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IBM's Sametime 7.5 Launch: User Experience

Until recently, IBM lacked an overall go-to-market message that established the business importance of real-time collaboration (RTC). IBM also seemed complacent concerning Sametime and had not modernized the product to keep pace with customer needs and market competition. IBM also had not clearly established a cohesive partner model that was attractive to vendors interested in extending Sametime into the much-hyped market of unified communications. Given this historical context, the 9/13 launch event in NYC was important from a strategic perspective because it demonstrated that IBM's attention, investment and prioritization of real-time collaboration and unified communications is finally where it needs to be in terms of market focus, technology capability, partner business models, professional services and customer value.

Here's what's new for users in Sametime 7.5, now that I've had a chance to use it.

For the past three years, Microsoft has dominated the media spotlight when it came to mindshare and thought leadership concerning enterprise instant messaging, and the role of collaboration platforms as frameworks for broad adoption of unified communications.

What we need to see from this point forward from IBM is continued execution at all levels (e.g., market, partner, technology) because the company still has a lot of hard work to do on the back-end of the Sametime platform beyond what this release includes. It also needs to incisively differentiate its framework for unified communications from Microsoft. This includes a better story in terms of a hosted, software-as-a-service option for organizations that is as prominent as what Microsoft is evolving towards.  

Technically, Sametime 7.5 is important in four ways:

1.    Modernized user experience
2.    Federation with Public IM networks
3.    Platform for RTC-enabled applications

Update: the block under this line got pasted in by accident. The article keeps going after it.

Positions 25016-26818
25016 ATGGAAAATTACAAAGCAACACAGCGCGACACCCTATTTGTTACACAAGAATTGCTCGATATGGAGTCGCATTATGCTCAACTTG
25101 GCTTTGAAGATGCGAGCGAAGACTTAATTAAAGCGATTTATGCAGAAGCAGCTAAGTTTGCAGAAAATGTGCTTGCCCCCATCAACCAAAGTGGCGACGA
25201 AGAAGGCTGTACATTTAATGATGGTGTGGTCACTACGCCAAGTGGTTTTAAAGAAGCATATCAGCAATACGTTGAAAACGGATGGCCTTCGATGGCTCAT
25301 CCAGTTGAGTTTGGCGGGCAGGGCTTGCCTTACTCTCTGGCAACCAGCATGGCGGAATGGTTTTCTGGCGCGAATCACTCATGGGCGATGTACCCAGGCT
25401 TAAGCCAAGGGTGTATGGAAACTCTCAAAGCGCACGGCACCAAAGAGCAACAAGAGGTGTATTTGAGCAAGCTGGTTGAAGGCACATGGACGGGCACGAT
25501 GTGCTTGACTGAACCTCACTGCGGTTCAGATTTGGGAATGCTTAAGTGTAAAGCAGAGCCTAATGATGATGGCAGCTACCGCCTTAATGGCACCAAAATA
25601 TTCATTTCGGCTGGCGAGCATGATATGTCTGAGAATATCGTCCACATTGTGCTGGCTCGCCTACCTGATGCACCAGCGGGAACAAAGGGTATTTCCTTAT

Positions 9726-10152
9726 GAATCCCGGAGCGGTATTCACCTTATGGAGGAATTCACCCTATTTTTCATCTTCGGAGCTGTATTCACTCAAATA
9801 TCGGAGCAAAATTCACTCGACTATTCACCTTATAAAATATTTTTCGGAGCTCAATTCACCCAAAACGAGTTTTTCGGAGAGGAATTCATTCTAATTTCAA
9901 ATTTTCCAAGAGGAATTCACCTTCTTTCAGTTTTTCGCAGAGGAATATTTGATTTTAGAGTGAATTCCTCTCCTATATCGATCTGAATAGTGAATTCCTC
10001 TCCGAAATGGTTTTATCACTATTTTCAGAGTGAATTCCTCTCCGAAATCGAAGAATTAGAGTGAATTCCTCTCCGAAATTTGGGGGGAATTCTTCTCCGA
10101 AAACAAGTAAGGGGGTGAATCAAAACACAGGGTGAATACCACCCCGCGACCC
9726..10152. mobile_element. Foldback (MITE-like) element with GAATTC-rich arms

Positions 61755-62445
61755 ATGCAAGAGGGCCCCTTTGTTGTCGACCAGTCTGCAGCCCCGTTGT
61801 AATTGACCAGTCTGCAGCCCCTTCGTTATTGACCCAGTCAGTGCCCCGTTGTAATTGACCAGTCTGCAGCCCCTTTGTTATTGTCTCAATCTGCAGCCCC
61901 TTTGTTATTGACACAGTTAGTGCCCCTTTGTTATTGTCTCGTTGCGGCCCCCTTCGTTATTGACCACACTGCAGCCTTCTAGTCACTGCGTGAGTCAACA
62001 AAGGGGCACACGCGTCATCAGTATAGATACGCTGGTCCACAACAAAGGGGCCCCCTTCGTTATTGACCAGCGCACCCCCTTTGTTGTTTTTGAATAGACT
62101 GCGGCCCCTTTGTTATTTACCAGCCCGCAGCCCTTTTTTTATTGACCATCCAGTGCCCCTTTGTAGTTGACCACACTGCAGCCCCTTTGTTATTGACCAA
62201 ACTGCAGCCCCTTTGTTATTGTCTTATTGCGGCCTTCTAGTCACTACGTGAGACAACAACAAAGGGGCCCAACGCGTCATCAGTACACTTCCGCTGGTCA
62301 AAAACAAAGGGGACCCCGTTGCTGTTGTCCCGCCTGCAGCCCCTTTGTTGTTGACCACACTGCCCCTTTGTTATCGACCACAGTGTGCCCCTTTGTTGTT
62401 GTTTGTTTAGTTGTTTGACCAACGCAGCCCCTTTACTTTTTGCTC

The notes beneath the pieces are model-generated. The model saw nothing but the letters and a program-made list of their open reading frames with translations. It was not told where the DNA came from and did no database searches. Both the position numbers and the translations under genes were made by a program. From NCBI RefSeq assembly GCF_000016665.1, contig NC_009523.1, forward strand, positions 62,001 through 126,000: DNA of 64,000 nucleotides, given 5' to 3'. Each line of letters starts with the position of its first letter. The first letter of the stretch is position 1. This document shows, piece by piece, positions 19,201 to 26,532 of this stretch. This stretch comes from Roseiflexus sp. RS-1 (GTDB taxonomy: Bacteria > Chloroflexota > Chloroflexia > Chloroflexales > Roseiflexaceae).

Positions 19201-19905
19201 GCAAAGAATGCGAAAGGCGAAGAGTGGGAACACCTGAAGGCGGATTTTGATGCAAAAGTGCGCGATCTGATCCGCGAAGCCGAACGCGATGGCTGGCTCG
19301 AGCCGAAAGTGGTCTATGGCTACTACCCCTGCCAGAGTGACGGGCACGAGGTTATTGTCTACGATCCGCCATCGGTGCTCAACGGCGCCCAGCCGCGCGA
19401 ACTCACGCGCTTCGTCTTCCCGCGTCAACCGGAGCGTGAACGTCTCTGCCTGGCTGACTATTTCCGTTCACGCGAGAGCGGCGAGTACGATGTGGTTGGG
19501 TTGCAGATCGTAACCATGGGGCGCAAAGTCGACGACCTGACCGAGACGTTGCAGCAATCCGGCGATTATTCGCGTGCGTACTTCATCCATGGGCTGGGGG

4.    Foundation for Unified Communications

I’ll cover the first item in this post.

The most broadly used IM clients, in general, are those offered by public network providers (e.g., AOL, MSN, and Yahoo!). The implications of this situation are pretty obvious. In many instances, the first exposure information workers will have to instant messaging is through their own personal interaction with these online services. Workers then form expectations of what they should be able to do with IM tools and internalize them as desired requirements when they use similar tools at work. Users often lament that consumer-oriented tools adapt more easily to their needs than similar tools they use within enterprise environments.

Sametime has historically not been compelling for users in terms of its UI design. It has also lacked capabilities commonly found in consumer IM clients. The release of 7.5 is a significant step forward in terms of a modern user interface. Many consumer-like functions now exist (e.g., richer text, click-to-talk, emoticons). More importantly, there are features that makes sense within the workplace such as business card profiles, chat history management, screen clippings, auto-status change of presence, telephony integration, desktop SSO and location awareness.

Concerning web conferencing, Sametime had also lagged behind its competitors. WebEx and Microsoft dominate the web conferencing market with their hosted offerings. Adobe, while not as widely popular, is impressive from a user experience perspective (not a surprise given to its Flash heritage). At some point, web conferencing will become just a feature of an overall unified communications platform that offers an integrated set of hosted and on-premise services. Users' need and management policy will then determine the right configuration for a given activity (likely based on security and compliance demands).

While IBM still lacks a credible story when it comes to a hosted model, and much work remains on building out a cohesive unified communications platform, Sametime 7.5 does address many of the user experience shortcomings related to web conferencing. The initial splash page can be customized to display relevant meeting information. There are also improvements to audio conferencing and moderator controls as well as application sharing, annotation and whiteboard tools. Slide management is better, including upgraded file conversion services.

Improving the user experience was an incredibly important first step in making Sametime relevant again. And it comes just-in-time given Microsoft’s series of moves in this space (e.g., June announcement of Office Communications Server 2007, RoundTable, etc.). Without these changes, Sametime would not have been able to generate user interest in how real-time collaboration can improve their daily work activities. And that would have been a fatal mistake. Sure, IBM can always present a business case to IT groups that would stress infrastructure robustness, but without a strong set of use case scenarios anchored on a revamped user experience, adoption patterns would have lagged. A modernized client provides the needed foundation for IBM to position other capabilities critical to its long-term success. I will discuss those items (i.e., federation, application platform, and unified communications) in my next post.

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